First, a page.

CYBER cynicism is taking a grip of West Midlands business as many employers fail to capitalise on the benefits offered by technology – and even view the internet as a waste of time.
New data issued by the Chartered Management Institute confirms long-held views about “internet policing” and suggests the failure to allow widespread use of technology will hinder business in the long run.
Based on a poll of managers aged 35 and under, the research reveals employers across the West Midlands view internet activity as a ‘massive timewaster.’ Three-quarters (71 per cent) monitor employee internet access and a similar proportion (74 per cent) block ‘inappropriate’ websites.
Meanwhile, a significant number of firms in the region (31 per cent) also retain tight control over access by imposing curfews on internet usage.
The high level of policing comes against a backdrop of enthusiasm for internet-based applications amongst employees in the West Midlands.
Asked to highlight why they want to use the internet, the majority in the region focused on its use ‘for professional development’ (68 per cent).
Around 52 per cent claimed freedom to use the net was ‘useful for research,’ while 37 per cent argued it helped ‘for doing work.’
Just 37 per cent of the managers questioned focused on the internet as a ‘social space.’ The data, published in association with Ordnance Survey, also reveals different usage patterns according to age groups.
A total of 67 per cent of those under 25 had ‘read a forum’ in the past three months, compared to just 51 per cent of those aged over 30.
Two-thirds (69 per cent) of those aged 25 or under have watched videos online (work or otherwise), compared to 54 per cent of individuals aged 30 plus.
With evidence also suggesting respondents in the West Midlands want to use business networking sites such as LinkedIn (three per cent for both managers and students), the research suggests employers must change their attitude towards technology, or risk alienating future managers and leaders.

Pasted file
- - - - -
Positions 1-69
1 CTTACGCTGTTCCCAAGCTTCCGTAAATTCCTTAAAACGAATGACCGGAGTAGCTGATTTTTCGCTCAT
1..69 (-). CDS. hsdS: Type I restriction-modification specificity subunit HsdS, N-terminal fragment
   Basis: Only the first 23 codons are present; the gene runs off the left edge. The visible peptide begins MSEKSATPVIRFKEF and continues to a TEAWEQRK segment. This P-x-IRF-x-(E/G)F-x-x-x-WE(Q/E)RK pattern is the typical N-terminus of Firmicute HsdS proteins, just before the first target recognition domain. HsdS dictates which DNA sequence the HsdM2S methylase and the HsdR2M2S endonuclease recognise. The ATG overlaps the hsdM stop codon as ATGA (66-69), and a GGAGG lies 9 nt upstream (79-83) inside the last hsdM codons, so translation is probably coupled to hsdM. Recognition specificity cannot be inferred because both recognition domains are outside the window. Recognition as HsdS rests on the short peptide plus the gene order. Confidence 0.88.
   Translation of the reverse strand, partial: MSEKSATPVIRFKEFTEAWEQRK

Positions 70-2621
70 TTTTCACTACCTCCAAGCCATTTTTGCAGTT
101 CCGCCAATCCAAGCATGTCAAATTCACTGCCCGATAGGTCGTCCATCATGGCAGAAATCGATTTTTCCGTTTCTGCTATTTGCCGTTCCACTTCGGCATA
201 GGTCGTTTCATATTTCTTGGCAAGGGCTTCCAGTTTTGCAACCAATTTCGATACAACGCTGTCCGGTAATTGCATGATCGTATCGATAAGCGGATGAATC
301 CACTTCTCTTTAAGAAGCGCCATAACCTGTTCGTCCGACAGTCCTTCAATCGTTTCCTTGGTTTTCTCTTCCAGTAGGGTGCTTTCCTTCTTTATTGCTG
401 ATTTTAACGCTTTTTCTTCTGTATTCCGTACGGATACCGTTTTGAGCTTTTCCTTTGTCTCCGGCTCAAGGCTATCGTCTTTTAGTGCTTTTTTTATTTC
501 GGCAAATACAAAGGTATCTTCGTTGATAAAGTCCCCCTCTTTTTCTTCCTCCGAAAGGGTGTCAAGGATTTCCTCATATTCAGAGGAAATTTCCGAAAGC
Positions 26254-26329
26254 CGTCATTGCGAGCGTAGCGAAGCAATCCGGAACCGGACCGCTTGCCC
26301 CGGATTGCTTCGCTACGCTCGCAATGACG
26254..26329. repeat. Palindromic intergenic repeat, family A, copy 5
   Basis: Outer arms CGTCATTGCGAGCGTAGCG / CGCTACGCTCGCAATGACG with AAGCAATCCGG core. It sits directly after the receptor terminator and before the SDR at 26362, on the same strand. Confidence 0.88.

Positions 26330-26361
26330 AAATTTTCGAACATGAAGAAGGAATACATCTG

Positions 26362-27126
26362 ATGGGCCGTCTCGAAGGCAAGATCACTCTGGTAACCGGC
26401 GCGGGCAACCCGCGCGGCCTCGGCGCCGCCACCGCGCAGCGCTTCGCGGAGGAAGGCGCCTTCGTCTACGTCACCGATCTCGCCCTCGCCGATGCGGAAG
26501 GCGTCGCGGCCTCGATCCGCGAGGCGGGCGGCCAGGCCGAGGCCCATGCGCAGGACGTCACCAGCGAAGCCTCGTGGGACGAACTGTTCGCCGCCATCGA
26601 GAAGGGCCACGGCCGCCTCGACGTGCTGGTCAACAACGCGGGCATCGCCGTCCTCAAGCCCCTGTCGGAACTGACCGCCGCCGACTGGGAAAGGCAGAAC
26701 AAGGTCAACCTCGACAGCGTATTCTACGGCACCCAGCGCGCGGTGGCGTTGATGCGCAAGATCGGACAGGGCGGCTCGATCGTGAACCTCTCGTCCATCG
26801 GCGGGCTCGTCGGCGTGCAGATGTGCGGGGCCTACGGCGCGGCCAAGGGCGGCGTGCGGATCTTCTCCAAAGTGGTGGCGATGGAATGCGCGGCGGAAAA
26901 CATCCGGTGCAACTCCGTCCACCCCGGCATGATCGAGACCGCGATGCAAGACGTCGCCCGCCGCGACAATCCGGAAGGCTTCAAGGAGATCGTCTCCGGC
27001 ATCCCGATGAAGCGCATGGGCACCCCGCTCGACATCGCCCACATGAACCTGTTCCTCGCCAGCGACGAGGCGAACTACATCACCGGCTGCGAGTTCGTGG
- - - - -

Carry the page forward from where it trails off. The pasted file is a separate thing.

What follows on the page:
Jo Causon, director, marketing and corporate affairs at the Chartered Management Institute, said: “Younger managers are growing up with much greater familiarity of technology and are comfortable using technologies such as mobile video, TV on-demand, or information services such as Google and Wikipedia.
“Quite clearly, organisations need to harness the comfort levels these individuals have with internet-based resources, because failure to do so will lead to frustration and the loss of top talent at best, or worse, an open door for competitors to build advantage through a better equipped and enabled workforce.”
Analysis of the data confirms that many respondents in the West Midlands believe their enthusiasm for web-based technology is not yet matched by employers. Just five per cent claim their organisation ‘falls in love with the latest trend’ while 52 per cent say their employer only ‘takes up things once they’re tried and tested.’
And 16 per cent go as far as describing their employer as ‘dinosaurs.’
Jan Hutchinson, director of HR & corporate services at Ordnance Survey, said: “The low level adoption of new technology is in tandem with employers’ belief that Internet usage is a ‘timewaster.’
“It’s something that must be looked at because the longer this situation is allowed to remain unchallenged, the greater the likelihood UK employers will fall behind their international competitors.”